Sunday, December 11, 2011
What's Your Motivation?
When I was training full time to become a world ranked tennis player, and my alarm startled me at 5:00 am, I would repeatedly ask, "Why am I doing this? It's 5:00 in the freakin morning." The only thing that got me out of bed and into my cross-trainers was my motivation. After reaching the top step of the local junior college stadium at sunrise, my muscles would tell my mind they couldn't take another step. My stomach would tell my mouth to get ready. Two legged squat jumps up countless number of concrete steps, sprint to the other side of the stadium, walk down, start over. 25 times up, over, and down. When that torture was done, I was still left with another 1 1/2 hours of a different, more difficult type of hell to live through. I was a professional athlete. Sacrifice, pain, and mental discipline was my reality. The only thing that kept me from quitting during these moments of fatigue and nausea was my motivation.
What kept me motivated was the opponent who was working harder than me, and who I would eventually have to compete against. I knew that if I quit, and he didn't ... I had no chance of winning. Every time I heard myself begging myself to stop, I visualized the 6'4" German stud who was waiting for me in the final round of the US Open qualifier, ready to take my head off. If I stopped my workout early, he would destroy me. I became so detailed with this visual, I actually cut out a picture of a German athlete's face, and taped it to my bathroom mirror. I had his sweaty mug burned into my memory. The fear of getting outworked at 5:30 in the morning was more motivating than the trophy and money that came from winning.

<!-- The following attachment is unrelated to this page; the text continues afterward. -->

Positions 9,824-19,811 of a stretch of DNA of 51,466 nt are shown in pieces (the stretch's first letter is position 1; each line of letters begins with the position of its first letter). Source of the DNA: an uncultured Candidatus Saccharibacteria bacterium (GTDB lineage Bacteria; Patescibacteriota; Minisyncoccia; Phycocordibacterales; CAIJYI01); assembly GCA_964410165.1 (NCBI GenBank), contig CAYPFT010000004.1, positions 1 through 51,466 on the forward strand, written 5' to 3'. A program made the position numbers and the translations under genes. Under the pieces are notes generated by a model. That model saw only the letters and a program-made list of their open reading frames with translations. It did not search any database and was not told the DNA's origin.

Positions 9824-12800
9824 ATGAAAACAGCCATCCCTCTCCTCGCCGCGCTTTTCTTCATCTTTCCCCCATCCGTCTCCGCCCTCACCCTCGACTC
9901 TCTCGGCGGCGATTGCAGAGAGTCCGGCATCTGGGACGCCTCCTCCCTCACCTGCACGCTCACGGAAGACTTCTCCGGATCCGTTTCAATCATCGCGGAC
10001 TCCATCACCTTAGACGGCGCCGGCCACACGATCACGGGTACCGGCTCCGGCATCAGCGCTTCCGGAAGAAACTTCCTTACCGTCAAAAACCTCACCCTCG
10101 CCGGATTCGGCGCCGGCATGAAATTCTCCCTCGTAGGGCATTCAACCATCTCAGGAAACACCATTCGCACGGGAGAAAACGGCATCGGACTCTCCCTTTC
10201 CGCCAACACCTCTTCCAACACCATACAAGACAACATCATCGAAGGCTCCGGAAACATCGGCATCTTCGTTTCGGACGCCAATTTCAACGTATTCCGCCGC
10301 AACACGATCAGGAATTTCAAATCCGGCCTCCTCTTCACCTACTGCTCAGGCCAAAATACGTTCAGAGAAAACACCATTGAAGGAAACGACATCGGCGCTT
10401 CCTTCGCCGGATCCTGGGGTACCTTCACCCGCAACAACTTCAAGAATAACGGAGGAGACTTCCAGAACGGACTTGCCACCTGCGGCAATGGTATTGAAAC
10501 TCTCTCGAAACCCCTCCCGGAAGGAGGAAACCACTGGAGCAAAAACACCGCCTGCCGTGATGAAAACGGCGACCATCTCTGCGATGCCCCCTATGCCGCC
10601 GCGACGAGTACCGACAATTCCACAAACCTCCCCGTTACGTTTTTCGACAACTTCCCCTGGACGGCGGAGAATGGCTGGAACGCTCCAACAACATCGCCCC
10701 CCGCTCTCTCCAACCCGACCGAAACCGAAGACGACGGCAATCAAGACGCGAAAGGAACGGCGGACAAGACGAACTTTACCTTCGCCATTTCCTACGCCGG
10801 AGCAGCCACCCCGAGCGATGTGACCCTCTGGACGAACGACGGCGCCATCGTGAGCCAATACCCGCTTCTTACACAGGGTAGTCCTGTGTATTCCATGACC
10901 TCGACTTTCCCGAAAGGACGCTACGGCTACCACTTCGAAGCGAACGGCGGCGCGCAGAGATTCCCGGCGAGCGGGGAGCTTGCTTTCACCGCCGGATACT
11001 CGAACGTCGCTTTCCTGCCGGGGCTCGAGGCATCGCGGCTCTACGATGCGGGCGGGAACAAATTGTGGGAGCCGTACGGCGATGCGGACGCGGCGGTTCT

When I asked a student today what his motivation was, he couldn't answer. We quickly realized that his commitment wasn't taking shape because he hadn't tapped into that thought, emotion, or dream that would keep him working. He knows that he "wants," and "has to make it happen," but he doesn't know what drives him; what will allow him to kick the door open when it slams in his face. He hasn't created a detailed, emotional visual that will be his fuel when the inevitable pain strikes. He has some soul searching to do.
Your motivation for attaining 1% success needs to be palpable. It needs to elicit real life emotion and adrenalin the second you focus your attention on it. Maybe it's the frustration you felt growing up when THEY said you couldn't ever reach the highest level. Maybe it's the fear of failure. In an amazing interview Will Smith gave about the successful mindset (I posted it here http://CoachYourMind.com/2011/10/this-is-next-level-mindset.html), he talked about his fear of failing, and how this keeps him working harder each day. Motivation is different for everyone, but it's the glue holding your wants and actions together, and is what will keep you on that long term quest for 1% success.